This should be invisible

canadian airlines

Canadian airline execs apologize after being grilled for chaos during holidays

Canadian airline execs are being grilled by the government about the dismal customer service provided during the holidays, causing flight delays and cancellations, and leaving many travellers stranded in other countries.

On Thursday, top Sunwing, WestJet, and Air Canada executives were questioned by the Standing Committee on Transport, Infrastructure and Communities (TRAN).

The panel included several members of parliament, who complained that the people in the constituencies were impacted severely by the mismanagement, and provided specific examples of travellers calling for help on social media to illustrate their point.

The airlines apologized to customers for the damper their service put on Canadians’ holiday plans but maintained that the weather was out of their control and that the government should have helped improve aviation infrastructure.

“We operated nearly 1,000 daily flights on average,” said Air Canada VP Kevin O’Connor. “We did this despite the extreme weather. How extreme? In Vancouver four-foot icicles formed on aircraft and bridges, making it almost impossible to move customers. In Calgary, at one point it got so cold the icy fluid was not able to be used to remove contamination.”

O’Connor went on to complain about the government’s lack of help and investment in improving aviation infrastructure to help curb weather-related disruptions.

Len Corrado, president of Sunwing Airlines, chimed in as well. “Let me begin by apologizing that we failed to deliver to the level that we had expected and that Canadians had expected from us over this holiday season,” he said. “We built a robust plan to meet the high demand for travel to some destinations. While many of our customers enjoy their holidays with minimal disruption, we had some failures and execution for which we’re very, very sorry.”

He further noted that, unlike traditional airlines, Sunwing does not have the flexibility on its network to adjust its schedule and shift passenger itineraries.

“We almost always have customers waiting in a southern destination with a very fixed timeline to return to Canada. Well, many of these factors are out of our control. I want to be clear with Canadians that our team immediately jumped into action to try to make things right for our customers.”

Scott Wilson, VP of Flight Operations at WestJet, apologized to customers and said this was “the most significant weather-induced disruption” he had ever seen in his 20 years at WestJet.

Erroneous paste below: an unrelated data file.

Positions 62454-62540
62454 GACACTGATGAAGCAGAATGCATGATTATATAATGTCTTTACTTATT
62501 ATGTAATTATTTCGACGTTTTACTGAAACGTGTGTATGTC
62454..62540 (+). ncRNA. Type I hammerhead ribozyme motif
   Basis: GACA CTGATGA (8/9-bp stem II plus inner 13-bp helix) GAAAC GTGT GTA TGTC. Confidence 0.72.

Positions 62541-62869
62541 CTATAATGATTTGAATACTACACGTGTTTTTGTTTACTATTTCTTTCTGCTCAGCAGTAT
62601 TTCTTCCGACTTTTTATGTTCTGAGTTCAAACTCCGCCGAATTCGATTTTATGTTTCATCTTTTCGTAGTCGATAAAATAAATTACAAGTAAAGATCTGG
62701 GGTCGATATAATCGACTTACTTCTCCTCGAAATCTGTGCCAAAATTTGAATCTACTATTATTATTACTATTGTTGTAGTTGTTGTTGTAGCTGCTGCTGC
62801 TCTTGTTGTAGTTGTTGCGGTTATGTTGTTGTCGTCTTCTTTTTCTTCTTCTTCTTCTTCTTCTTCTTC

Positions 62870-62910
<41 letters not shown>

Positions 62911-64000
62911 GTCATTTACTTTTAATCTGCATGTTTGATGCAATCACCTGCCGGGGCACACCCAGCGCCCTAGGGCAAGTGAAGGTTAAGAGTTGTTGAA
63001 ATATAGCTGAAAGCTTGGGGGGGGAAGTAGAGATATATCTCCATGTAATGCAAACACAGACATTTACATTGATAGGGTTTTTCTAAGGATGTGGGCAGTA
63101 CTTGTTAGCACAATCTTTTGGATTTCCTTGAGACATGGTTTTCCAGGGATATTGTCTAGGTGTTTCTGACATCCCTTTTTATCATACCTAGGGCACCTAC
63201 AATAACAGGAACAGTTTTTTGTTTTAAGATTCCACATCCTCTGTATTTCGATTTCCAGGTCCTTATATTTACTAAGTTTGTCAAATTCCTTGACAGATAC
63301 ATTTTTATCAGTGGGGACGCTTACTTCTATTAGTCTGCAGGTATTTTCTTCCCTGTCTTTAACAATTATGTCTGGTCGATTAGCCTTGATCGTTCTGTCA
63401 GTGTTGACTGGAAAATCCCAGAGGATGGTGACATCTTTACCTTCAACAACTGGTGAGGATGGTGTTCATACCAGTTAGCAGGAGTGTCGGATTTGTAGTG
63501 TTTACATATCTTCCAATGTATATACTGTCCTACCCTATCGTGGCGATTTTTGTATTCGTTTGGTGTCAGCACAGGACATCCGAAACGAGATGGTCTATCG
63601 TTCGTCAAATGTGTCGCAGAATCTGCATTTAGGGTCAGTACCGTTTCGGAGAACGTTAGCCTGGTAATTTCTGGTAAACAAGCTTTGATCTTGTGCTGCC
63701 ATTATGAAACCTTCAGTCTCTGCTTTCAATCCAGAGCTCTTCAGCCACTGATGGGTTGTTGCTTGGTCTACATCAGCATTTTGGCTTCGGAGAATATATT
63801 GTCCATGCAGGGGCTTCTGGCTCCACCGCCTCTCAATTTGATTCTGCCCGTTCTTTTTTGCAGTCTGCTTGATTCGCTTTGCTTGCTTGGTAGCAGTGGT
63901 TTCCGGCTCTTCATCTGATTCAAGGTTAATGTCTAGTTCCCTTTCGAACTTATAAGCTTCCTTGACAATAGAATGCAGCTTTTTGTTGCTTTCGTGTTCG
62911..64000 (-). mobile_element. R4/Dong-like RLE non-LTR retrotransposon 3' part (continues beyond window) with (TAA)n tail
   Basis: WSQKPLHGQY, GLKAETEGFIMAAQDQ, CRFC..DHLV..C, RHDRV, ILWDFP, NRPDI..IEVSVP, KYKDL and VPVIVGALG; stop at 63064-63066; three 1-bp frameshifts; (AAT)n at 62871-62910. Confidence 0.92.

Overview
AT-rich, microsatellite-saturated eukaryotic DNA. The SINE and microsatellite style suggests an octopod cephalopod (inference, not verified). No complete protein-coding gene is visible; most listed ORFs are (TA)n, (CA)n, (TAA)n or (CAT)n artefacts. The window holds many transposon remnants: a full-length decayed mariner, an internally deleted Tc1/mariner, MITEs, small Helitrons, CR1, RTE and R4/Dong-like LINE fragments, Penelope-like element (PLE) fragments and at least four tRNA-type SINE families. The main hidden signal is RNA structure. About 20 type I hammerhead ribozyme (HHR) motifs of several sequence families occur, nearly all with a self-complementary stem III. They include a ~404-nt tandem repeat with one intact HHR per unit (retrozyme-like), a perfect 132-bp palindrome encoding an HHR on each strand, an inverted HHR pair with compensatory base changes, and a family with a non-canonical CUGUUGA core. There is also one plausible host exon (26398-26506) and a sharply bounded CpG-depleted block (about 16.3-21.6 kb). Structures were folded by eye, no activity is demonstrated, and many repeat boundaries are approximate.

VP of External Affairs at WestJet Airlines Andrew Gibbons said that the airline offered a full refund for anyone who wanted to cancel their travel in advance, as well as three nights of hotels at WestJet’s expense for any guests stranded mid-journey in a connecting city.

He added that there was a need for the government to address “the most glaring gap in consumer protection” in Canada: “Your delay or cancel can be caused by many groups, yet only airlines have regulations governing our activities. We believe this committee should demand equal policies for any entity that provides a service that can result in a delay or cancel.”

The execs were asked whether they prepared for holiday travel in advance, since bad weather is usually expected in the winter, and if they collaborated with Transport Canada and Minister of Transportation Omar Alghabra. They said they had been in touch with the federal transportation body throughout the holiday season.

The airlines’ claims about bearing the brunt of the chaos to ensure customers were fairly comfortable and compensated directly clashed with the hundreds of horrifying stories surfacing on social media during the holidays.

Some MPs brought up how many travellers were left stranded in other countries with little to no communication from the airlines about what they should do next. Some had to check in and check out of hotels daily and spend money out of pocket to arrange flights to head back home.

“You do not control the weather — I know a lot of us wish we could at times, but it’s not the case,” asserted Quebec MP Julie Vignola after many of the execs spent most of their speaking time blaming the weather. “The issue is really about customer service.”

WestJet was also called out for booking travel and taking money from Canadians when it didn’t have pilots lined up for the flights it was selling.

Liberal MP Annie Koutrakis asked Sunwing’s Corrado what a “reasonable amount of time” was to ask its clients to remain on standby in hotel lobbies or airports while the company figures out how to get them to their destination. “I’m curious to know if you have a policy on this and if so, what is it?”

“Obviously, everybody knows that it’s never the intention that passengers receive services less than par,” rebutted Koutrakis. “But do you have a policy in that regard?”

WestJet and Air Canada were also asked the same question. All three airlines said there was no acceptable time for their guests to be stranded anywhere but refused to outline a specific policy, despite being asked several times.

Lead photo by

blogTO


Latest Videos



Latest Videos


Join the conversation Load comments

Latest in Travel

Air Canada system outage leaves passengers stranded at Toronto's Pearson airport

How and when you can make camping reservations for parks in Canada this summer

5 romantic winter getaways for couples in Ontario

How to spend a winter weekend in Blue Mountain Ontario

Major airline just cancelled all summer flights from Toronto to Europe

Hogg's Falls in Ontario comes with breathtaking waterfalls that freeze over during the winter

Penny's Motel near Toronto is a cute and cozy spot for a winter getaway

Iwa Spa at Blue Mountain comes with rare volcanic rock therapy